When it comes to epic fantasies, it feels like most stories center on some medieval band of friends or acquaintances somewhere in Europe or some version of it. I remember when I read Lord Of The Rings for the first time. I was entranced by the characters, the world and the journey that these characters would go. It transported the reader to places that would only be in the deep recesses of JRR Tolkien’s brilliant mind, shaped by his experience as a soldier during World War I. Like most children of color, I was left wondering if there was somebody that looked like me in this magical world?

This question would be answered in the movies. I watched the films conflicted. I enjoyed the interpretation by Peter Jackson but was also disgusted that even the movies had no one that looked like me. Fast Forward to today and these issues is being addressed and challenged with major book companies signing more writers of color. In the first issue of Zindan, we catch up with Timur and Zain as they battle evil spreading across India.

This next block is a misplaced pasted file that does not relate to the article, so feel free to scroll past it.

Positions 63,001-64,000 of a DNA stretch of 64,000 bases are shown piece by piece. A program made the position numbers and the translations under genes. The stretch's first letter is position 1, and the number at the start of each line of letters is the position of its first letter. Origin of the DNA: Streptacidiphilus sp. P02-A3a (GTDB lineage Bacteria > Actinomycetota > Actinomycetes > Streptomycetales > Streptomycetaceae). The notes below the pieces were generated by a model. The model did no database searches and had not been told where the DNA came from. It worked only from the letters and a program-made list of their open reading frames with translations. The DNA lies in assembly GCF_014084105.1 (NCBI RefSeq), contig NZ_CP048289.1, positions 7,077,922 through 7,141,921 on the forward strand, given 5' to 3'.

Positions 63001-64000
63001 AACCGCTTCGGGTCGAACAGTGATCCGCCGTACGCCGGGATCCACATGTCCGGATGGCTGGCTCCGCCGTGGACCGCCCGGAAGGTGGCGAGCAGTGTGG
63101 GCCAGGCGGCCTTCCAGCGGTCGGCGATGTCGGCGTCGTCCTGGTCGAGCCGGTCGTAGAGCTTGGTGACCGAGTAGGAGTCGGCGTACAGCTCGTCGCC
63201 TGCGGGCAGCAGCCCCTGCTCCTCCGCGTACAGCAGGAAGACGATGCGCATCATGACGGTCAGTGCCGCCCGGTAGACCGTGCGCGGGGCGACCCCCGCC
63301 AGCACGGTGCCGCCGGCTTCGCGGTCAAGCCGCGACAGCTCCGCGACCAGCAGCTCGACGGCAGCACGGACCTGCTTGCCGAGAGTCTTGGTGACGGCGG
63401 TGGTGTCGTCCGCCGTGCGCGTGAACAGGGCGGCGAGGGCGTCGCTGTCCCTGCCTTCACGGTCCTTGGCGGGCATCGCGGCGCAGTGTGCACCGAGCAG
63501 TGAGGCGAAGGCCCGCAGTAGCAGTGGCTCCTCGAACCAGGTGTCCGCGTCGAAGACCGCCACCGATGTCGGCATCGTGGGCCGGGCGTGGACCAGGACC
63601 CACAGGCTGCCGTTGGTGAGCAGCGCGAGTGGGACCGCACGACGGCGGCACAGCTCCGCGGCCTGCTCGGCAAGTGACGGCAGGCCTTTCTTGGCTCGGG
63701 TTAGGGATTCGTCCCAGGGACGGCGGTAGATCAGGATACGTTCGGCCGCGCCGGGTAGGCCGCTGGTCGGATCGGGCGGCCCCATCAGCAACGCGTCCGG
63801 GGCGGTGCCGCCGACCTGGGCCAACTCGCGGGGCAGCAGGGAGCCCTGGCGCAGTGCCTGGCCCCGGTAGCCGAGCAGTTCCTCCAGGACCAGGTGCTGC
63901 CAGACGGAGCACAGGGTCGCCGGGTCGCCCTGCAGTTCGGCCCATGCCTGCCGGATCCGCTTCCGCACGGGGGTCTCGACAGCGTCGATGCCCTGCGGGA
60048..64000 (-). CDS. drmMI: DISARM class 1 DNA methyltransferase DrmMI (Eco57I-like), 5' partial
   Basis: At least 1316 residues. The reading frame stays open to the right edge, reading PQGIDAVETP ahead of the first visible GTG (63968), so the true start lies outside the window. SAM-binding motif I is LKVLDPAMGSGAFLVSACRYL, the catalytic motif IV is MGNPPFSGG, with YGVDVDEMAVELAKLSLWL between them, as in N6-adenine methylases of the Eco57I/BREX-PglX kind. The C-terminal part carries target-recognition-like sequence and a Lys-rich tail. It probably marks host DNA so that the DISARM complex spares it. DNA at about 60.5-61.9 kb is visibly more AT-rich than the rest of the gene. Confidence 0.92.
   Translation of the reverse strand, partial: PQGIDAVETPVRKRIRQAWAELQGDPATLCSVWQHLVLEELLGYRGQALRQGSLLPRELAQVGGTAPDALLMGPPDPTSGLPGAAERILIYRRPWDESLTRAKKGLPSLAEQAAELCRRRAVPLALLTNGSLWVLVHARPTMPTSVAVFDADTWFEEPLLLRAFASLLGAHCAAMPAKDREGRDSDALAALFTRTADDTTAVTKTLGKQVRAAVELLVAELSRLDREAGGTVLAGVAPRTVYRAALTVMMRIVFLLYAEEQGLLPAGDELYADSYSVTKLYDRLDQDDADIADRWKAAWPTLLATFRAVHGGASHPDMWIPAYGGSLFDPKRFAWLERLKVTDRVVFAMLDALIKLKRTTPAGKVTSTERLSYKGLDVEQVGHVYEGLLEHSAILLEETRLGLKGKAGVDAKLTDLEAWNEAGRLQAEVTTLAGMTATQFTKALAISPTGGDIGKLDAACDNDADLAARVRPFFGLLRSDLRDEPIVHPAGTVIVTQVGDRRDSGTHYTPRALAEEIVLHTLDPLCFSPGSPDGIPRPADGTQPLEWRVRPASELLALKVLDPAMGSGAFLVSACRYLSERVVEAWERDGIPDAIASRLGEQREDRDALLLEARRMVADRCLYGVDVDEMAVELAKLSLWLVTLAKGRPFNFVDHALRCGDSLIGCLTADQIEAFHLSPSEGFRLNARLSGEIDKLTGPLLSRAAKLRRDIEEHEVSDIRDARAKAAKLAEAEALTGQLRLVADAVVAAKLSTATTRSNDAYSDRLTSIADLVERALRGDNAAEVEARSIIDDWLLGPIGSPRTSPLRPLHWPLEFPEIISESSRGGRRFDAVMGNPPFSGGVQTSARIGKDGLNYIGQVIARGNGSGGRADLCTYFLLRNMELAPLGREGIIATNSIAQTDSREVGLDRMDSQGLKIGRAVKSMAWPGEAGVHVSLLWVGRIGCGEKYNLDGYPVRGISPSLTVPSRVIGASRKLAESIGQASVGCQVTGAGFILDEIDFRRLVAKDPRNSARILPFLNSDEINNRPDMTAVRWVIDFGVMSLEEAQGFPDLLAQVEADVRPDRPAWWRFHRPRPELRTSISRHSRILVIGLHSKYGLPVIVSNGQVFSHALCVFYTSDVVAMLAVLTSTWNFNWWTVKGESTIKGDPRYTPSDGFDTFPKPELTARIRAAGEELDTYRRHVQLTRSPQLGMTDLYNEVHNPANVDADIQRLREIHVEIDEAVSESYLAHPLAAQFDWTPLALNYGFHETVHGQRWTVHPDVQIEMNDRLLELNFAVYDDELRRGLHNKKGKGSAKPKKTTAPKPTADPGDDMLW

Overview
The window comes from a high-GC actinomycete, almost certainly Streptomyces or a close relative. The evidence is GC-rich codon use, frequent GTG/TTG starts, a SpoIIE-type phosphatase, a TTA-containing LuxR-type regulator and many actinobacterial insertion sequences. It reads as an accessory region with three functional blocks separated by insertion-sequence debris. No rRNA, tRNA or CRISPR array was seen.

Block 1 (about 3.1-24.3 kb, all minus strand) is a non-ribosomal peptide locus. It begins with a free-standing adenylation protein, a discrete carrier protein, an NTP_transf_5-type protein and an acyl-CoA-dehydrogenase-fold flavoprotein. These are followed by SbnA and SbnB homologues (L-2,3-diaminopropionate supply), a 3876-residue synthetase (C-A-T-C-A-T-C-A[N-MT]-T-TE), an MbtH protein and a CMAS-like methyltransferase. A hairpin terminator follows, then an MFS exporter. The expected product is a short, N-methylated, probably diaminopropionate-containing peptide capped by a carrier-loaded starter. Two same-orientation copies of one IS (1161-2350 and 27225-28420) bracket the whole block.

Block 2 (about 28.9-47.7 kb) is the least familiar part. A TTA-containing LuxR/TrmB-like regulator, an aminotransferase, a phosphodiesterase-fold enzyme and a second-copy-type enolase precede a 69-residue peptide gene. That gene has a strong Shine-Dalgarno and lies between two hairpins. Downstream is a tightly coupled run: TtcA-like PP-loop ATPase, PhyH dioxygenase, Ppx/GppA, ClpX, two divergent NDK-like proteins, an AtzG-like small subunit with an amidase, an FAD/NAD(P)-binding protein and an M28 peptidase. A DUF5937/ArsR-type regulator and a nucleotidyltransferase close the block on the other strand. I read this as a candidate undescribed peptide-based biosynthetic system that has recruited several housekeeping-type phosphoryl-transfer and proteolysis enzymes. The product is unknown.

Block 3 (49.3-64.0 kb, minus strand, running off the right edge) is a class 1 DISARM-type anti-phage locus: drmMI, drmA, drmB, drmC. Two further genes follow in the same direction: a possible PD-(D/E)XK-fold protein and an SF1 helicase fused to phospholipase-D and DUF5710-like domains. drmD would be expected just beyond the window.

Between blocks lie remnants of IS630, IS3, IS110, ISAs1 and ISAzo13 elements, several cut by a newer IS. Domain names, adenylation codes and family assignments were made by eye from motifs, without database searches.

As the Mughals overrun India, we are introduced to Wayl al-Ahtab , also known as the Immortal  and the leader of the escaped prisoners, as he no mere mortal as he cannot be killed by swords . Soon they lay waste to what is left of the royal army as he seeks revenge against those who have imprisoned him, the Ansaars. We also catch with Timur and Zain as they bury their father figure and mentor, Khalid, as they grieve over him, they also must come to terms with what has happened to India. By issue’s end, Timur and Zain find where Wayl al -Ahtab was held while he is headed towards Bamyan for his own reckoning.

Overall, it’s an exciting chapter in this comic series which shows that these stories is not part of a tradition but the genesis of this well-traveled tradition. The story by the creative team is thrilling and well-paced. The art by the creative team is alluring. Altogether, it’s an installment which drops you in the middle of the action and leaves the reader breathless.

Story: Omar Mirza and Khurram Mehtabdin
Art: Adelso Corona, Jessica Jimerson, Mike Krome, Sabine Rich, Alonso Espinoza, and Sajad Shah
Story: 10 Art: 10 Overall: 10 Recommendation: Buy

Review: Zindan #0